I love everything about a cheese platter. I love how something as simple on the surface can include fantastic diversity of flavors and textures. I love how you can mix simple on-hand items with a few splurges to create an elegant meal. A classic cheese platter may contain only a few items or be an elaborate event centerpiece.
Most importantly, the CHEESE. There are four main types of cheese ~ aged, soft, firm, and blue. I like to choose one of each. Some of my absolute favorites are Aged Gouda that has a little crunch due to the lactic acid forming calcium lactate crystals and Brillat-Savarin whose luscious creaminess is worth the splurge. I also try to select at least one from each type of milk (cow, goat, and sheep). For aesthetics, serve a variety of shapes, too ~ wedges, bricks, and molded rounds.
Although, many people are willing to experience unusual options, remember that some are not as adventurous with what they consider exotic. Serve at least one familiar cheese to make sure everyone is taken care of.
How Much ~ If using cheese as an appetizer or dessert, estimate about 1-2 oz per person. I bump this to 3-4 oz if this is my main course. Select at least three cheeses. If there are more than 12 guests, choose an additional 2 varieties per 3 people.
Cheese can be pricey so see if your cheese counter will let you sample a small piece before you purchase. Some cheese mongers will have a selection of small end pieces that can be purchased and are a great way to sample some new varieties. Specialty shops like Cheesetique in Arlington, Bowers Fancy Dairy in Eastern Market, Righteous Cheese in Union Market, and Calvert Woodley in Van Ness are great resources for expanding your cheese knowledge.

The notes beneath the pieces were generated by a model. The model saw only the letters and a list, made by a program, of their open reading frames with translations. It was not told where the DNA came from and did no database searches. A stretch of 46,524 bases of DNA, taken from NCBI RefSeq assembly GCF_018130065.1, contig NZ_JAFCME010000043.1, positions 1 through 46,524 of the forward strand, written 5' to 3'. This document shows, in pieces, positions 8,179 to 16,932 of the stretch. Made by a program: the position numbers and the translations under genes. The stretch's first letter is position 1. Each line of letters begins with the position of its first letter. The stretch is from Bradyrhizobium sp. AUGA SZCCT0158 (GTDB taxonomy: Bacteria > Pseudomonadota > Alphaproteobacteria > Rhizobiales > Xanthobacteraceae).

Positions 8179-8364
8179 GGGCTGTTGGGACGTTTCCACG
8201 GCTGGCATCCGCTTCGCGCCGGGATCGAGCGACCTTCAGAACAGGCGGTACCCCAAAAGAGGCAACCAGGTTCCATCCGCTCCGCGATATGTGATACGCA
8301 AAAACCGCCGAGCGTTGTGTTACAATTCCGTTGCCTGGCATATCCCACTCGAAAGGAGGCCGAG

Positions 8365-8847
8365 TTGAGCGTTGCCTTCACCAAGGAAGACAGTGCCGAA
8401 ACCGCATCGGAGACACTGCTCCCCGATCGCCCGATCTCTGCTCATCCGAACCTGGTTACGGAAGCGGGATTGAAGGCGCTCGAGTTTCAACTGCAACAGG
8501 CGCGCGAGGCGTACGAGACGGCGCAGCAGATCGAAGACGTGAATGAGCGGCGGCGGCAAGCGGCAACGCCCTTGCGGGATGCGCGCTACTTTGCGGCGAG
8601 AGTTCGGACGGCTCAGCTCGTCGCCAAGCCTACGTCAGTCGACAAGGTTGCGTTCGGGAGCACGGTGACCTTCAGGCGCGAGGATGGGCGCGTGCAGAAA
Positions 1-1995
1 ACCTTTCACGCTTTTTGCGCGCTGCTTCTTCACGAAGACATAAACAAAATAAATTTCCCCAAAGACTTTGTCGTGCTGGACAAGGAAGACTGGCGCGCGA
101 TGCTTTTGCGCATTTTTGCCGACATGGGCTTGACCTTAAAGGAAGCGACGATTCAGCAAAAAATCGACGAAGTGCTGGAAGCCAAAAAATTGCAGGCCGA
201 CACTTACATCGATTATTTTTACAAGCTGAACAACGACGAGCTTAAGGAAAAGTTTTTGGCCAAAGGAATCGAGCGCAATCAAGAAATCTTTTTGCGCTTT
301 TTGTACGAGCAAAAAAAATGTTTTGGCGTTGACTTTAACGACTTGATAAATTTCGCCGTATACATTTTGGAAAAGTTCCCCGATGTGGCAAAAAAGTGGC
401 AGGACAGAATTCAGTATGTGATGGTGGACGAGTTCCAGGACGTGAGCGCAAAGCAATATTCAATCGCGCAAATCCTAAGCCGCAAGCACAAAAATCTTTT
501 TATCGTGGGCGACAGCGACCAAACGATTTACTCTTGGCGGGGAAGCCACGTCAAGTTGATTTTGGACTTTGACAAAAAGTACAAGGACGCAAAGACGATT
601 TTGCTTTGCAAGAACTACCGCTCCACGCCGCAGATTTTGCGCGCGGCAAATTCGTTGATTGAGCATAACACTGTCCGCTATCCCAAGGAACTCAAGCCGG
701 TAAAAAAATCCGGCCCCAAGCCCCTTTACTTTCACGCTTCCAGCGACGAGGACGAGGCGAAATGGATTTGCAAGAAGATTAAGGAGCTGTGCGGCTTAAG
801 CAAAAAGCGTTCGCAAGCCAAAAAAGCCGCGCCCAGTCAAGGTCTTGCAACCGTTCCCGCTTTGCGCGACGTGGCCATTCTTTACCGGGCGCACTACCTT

Next, the ACCOMPANIEMENTS. All the extras are a great way to spread your budget and round out your cheese platter. Once again, variety is key. Sweet or Salty. Soft or Crunchy. The possibilities are endless ~ nuts, meats, fruits, spreads, BREAD (I love a fresh baguette), crackers, olives, cornichons…. In general, for every salty item I have, I also have one sweet.
This is an area that you can use to highlight the seasons. Fresh Strawberries in May, Apple Butter in Fall. Small Pumpkins or Cranberries make a beautiful garnish with Rosemary sprigs. Sliced Pears and Blood Oranges are perfect to brighten a Winter evening. Grape Clusters are classic, and I love fresh figs when available. Apricot Jam and Honey are wonderful, but try something unexpected like Lemon Curd with your Blue Cheese (trust me, it’s delish!)
Finally, the PRESENTATION. Make sure to take your cheese out of the refrigerator 30-60 minutes before serving, separate stinky cheeses, and make sure to have different knives for each cheese. I find that no one likes to be the first one to cut into a new cheese so cut a few slices of each to encourage guests to begin.
My favorite platters are either wood or slate, and I use little decorative bowls for some of the accompaniments. Label each cheese so you won’t have to repeat the names over and over, especially if you are using your cheese platter as a main course. You can also add a couple adjectives describing the flavor. I love the animal ones which can be found at Amazon or Williams-Sonoma.
So play around. Make something as casual or sophisticated as you want. Remember, by keeping a few items in your pantry like nuts, dried fruits, and olives, you are always ready for when guests pop in. The only thing left is to open a bottle or two of your favorite wine!